Video

    Video Immigrant Delegate Marvels at Democratic Process

    It’s been a bitter and divisive election season – but first time Indian-American delegate Dr. Shashi Gupta headed to the Democratic National Convention with a sense of hope. VOA’s Katherine Gypson followed this immigrant with the love of U.S. politics all the way to Philadelphia.
    Video

    Video A Life of Fighting Back: Hillary Clinton Shatters Glass Ceiling

    Hillary Clinton made history Thursday, overcoming personal and political setbacks to become the first woman to win the presidential nomination of a major U.S. political party. If she wins in November, she will go from “first lady” to U.S. Senator from New York, to Secretary of State, to “Madam President.” Polls show Clinton is both beloved and despised. White House Correspondent Cindy Saine takes a look at the life of the woman both supporters and detractors agree is a fighter for the ages.
    Video

    Video Dutch Entrepreneurs Turn Rainwater Into Beer

    June has been recorded as one of the wettest months in more than a century in many parts of Europe. To a group of entrepreneurs in Amsterdam the rain came as a blessing, as they used the extra water to brew beer. Serginho Roosblad has more to the story.
    Video

    Video First Time Delegate’s First Day Frustrations

    With thousands of people filling the streets of Philadelphia, Pennsylvania for the 2016 Democratic National Convention, VOA’s Kane Farabaugh narrowed in on one delegate as she made her first trip to a national party convention. It was a day that was anything but routine for this United States military veteran.
    Video

    Video Commerce Thrives on US-Mexico Border

    At the Democratic Convention in Philadelphia this week, the party’s presumptive presidential nominee, Hillary Clinton, is expected to attack proposals made by her opponent, Republican presidential nominee Donald Trump, to build a wall along the U.S.-Mexico border. Last Friday, President Barack Obama hosted his Mexican counterpart, President Enrique Peña Nieto, to underscore the good relations between the two countries. VOA’s Greg Flakus reports from Tucson.
    Video

    Video Film Helps Save Ethiopian Children Thought to be Cursed

    'Omo Child' looks at effort of African man to stop killings of ‘mingi’ children
    Video

    Video London’s Financial Crown at Risk as Rivals Eye Brexit Opportunities

    By most measures, London rivals New York as the only true global financial center. But Britain’s vote to leave the European Union – so-called ‘Brexit’ – means the city could lose its right to sell services tariff-free across the bloc, risking its position as Europe’s financial headquarters. Already some banks have said they may shift operations to the mainland. Henry Ridgwell reports from London.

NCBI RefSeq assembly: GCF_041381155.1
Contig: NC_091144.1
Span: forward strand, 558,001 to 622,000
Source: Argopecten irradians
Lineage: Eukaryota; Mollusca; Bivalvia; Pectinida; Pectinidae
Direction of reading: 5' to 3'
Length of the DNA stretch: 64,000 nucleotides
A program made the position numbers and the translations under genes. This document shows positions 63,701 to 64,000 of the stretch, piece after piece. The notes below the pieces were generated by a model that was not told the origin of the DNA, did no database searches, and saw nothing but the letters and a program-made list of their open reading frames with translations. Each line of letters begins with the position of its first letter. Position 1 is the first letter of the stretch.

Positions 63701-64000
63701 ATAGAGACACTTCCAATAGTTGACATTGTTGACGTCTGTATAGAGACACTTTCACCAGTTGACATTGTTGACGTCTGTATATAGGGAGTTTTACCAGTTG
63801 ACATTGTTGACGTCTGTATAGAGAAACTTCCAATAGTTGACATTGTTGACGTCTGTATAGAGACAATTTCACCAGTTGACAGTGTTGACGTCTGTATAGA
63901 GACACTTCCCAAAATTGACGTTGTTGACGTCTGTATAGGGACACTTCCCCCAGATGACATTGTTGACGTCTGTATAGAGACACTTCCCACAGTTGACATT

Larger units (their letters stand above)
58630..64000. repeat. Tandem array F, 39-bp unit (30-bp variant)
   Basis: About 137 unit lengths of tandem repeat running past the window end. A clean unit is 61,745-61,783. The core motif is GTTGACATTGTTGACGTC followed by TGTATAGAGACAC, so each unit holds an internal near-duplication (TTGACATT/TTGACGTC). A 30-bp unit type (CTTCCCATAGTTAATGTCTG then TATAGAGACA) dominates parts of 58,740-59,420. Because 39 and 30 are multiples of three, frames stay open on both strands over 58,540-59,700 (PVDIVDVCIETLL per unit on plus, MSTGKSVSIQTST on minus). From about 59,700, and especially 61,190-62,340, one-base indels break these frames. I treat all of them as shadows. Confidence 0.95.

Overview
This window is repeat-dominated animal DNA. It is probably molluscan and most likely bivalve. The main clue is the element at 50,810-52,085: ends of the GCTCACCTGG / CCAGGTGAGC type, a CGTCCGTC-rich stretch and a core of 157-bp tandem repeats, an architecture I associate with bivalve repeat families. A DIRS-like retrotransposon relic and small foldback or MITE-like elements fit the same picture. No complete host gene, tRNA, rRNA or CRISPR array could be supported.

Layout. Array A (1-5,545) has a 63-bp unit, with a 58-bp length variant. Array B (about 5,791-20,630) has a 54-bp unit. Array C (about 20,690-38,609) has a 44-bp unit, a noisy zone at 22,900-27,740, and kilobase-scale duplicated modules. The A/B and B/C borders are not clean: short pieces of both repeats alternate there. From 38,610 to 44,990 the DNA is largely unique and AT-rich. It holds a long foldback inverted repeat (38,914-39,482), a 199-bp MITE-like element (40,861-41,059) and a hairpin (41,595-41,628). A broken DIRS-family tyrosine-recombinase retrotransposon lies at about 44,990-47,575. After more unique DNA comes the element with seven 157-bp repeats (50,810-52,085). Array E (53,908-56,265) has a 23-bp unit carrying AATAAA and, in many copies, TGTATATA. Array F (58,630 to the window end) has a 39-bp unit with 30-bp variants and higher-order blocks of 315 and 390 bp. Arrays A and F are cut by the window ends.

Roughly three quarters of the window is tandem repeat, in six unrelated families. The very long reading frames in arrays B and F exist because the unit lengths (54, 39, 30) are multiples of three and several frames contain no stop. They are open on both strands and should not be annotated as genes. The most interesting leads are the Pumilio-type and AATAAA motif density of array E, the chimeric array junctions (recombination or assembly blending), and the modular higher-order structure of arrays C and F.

Video

    Video Recycling Lifeline for Lebanon’s Last Glassblowers

    In a small Lebanese coastal town, one family is preserving a craft that stretches back millennia. The art of glass blowing was developed by Phoenicians in the region, and the Khalifehs say they are the only ones keeping the skill alive in Lebanon. But despite teaming up with an eco-entrepreneur and receiving an unexpected boost from the country’s recent trash crisis the future remains uncertain. John Owens reports from Sarafand.
    Video

    Video Migrants Continue to Risk Lives Crossing US Border from Mexico

    In his speech Thursday before the Republican National Convention, the party’s presidential candidate, Donald Trump, reiterated his proposal to build a wall along the U.S.-Mexico border if elected. Polls show a large percentage of Americans support better control of the nation's southwestern border, but as VOA’s Greg Flakus reports from the border town of Nogales in the Mexican state of Sonora, the situation faced by people trying to cross the border is already daunting.
    Video

    Video In State of Emergency, Turkey’s Erdogan Focuses on Spiritual Movement

    The state of emergency that Turkish President Recep Tayyip Erdogan has declared is giving him even more power to expand a purge that has seen an estimated 60,000 people either arrested or suspended from their jobs. VOA Europe correspondent Luis Ramirez reports from Istanbul.
    Video

    Video Calm the Waters: US Doubles Down Diplomatic Efforts in ASEAN Meetings

    The United States is redoubling diplomatic efforts and looking to upcoming regional meetings to calm the waters after an international tribunal invalidated the legal basis of Beijing's extensive claims in the South China Sea. VOA State Department correspondent Nike Ching has the story.
    Video

    Video Scientists in Poland Race to Save Honeybees

    Honeybees are in danger worldwide. Causes of what's known as colony collapse disorder range from pesticides and loss of habitat to infections. But scientists in Poland say they are on track to finding a cure for one of the diseases. VOA’s George Putic reports.

    Special Report

    Adrift The Invisible African Diaspora